You know where this is most important? During times of crisis. UNFPA has distinguished ourselves by facilitating dialogue — we call them in “safe spaces” — even in the middle of a refugee camp. It gives the chance for dialogue to talk about what matters most to people. And sexual and reproductive health is actually one of the top priorities of a woman who is in crisis.
Palmer: I came across a speech you gave in December at the UN. You said that globally there is, “a rising regressive tide that threatens to tear away the rights that women and girls have over their bodies, their choices, and their lives, and that progress seems to be slowing all over the world.” Why do you think that’s happening now?
Kanem: The fact is, women have coalesced; women have marched; women have spoken out. Movements like the Me Too movement have made it clear that we want full equality, not just embroidering around the edges. And I think, in a way, your success can lead to the attraction of counterpoint voices.
Working in some of the countries where we do, the shame and stigma attached to being pregnant out of wedlock is still there. So let’s admit that, right? The fact is, we very often deny factual information to young people, and that girl is made more vulnerable because she literally does not know. She doesn’t know anything about the so-called facts of life, right? So, how tragic, then, if she falls pregnant. She’s blamed. She’s still forced to drop out of school. The cycle of poverty for her and her family is definitely going to continue.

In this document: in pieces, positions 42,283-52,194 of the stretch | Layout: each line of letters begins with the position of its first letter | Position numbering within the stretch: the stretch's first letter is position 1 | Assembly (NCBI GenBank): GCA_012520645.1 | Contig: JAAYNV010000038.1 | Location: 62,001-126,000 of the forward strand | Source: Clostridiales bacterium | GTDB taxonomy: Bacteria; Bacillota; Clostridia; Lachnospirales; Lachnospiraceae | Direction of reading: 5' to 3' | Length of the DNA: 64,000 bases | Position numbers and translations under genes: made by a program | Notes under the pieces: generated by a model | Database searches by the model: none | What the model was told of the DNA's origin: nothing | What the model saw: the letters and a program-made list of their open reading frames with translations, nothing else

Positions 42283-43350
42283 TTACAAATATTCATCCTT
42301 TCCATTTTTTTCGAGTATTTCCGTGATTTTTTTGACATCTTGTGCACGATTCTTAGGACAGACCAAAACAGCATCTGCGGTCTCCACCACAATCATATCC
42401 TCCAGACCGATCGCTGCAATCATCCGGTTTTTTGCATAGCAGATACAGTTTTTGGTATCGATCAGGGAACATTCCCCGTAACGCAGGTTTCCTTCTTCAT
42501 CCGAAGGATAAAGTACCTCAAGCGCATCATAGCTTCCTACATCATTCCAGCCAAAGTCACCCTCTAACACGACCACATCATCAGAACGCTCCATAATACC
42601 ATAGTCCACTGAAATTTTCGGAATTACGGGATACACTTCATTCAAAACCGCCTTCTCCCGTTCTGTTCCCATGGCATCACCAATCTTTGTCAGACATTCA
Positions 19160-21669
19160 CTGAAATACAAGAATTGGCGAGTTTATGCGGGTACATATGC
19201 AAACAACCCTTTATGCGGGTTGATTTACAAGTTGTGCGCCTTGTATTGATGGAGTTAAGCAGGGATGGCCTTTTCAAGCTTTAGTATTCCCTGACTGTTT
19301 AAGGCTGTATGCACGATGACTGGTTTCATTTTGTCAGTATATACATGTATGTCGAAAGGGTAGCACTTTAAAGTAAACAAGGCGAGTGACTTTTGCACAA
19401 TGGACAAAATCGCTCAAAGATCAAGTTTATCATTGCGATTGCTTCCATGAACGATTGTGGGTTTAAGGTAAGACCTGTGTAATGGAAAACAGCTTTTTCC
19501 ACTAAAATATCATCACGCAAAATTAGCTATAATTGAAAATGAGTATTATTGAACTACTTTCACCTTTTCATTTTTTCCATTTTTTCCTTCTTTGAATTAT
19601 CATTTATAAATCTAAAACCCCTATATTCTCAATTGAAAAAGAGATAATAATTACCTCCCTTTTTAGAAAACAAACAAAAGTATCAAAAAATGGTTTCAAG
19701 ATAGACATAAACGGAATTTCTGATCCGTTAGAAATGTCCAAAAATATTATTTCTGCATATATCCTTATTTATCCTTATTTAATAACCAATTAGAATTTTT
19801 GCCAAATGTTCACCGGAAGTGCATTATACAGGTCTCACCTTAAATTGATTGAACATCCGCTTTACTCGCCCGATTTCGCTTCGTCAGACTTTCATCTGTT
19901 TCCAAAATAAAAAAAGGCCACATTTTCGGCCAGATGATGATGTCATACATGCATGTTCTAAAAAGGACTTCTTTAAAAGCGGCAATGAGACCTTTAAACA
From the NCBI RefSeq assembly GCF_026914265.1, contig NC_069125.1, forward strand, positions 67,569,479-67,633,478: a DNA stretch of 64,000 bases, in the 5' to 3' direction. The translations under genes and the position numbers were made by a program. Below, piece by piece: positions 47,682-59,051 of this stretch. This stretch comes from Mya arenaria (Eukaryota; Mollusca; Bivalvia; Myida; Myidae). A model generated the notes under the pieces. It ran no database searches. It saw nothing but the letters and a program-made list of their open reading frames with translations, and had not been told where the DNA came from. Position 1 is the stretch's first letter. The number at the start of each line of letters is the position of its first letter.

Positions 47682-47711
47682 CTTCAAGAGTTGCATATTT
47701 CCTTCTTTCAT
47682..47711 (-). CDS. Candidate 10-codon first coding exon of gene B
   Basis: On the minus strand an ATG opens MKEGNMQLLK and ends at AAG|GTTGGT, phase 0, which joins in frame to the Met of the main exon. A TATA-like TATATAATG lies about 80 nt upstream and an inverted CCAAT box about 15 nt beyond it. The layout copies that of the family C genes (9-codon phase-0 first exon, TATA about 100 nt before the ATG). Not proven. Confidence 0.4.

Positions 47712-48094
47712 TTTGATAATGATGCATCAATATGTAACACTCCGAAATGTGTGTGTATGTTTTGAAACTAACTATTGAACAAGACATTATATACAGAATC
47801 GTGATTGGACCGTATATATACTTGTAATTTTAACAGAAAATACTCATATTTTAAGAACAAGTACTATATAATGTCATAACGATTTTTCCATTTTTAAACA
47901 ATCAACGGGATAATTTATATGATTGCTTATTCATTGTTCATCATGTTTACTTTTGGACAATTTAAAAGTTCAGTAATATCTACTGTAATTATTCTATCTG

In many instances, the harshest judgments are not from a place of compassion; they’re not from a place of trying to understand where she is. It’s actually a blaming of the victim. We want to empower that girl to understand that you are the owner of your body. You can scream if you feel threatened; you should not be led down the garden path through ignorance.
Palmer: You mentioned the ‘Me Too’ movement, and there’s a lot happening in the industrialized world. I wonder how that impacts your approach to work in poorer countries?
Kanem: The fact is, everywhere in the world, sexual and gender-based violence is wrong. Sexual and gender-based violence is hidden. And this toxic mixture of not being able to speak the truth about what’s happening to you not only disturbs [your] physical health, the consequences in terms of your self-respect that can be devastating across a lifetime.
So we can see [in prominent ‘Me Too’ cases] the people who may be wealthy; they may be famous; they may be lauded in their profession or their sphere, have been derailed by some of these circumstances. How much more vulnerable now, when there’s little you in some village somewhere, and you are being subjected to this type of attack on your human rights?
In the medical frame, we do a lot with survivors of rape. This is a crime of war that is increasing, very disturbing. And I’ve always been struck by one lady who said very clearly, “Doctor, it’s great that you’re here. Thank you for the social work support that UNFPA provides. Thank you for healing us when we’ve been wounded through these crimes.” She was actually talking about rape in conflict. This was in a Rohingya camp. But she said, “It’s the wound that you don’t see, that’s the one that cuts the deepest.”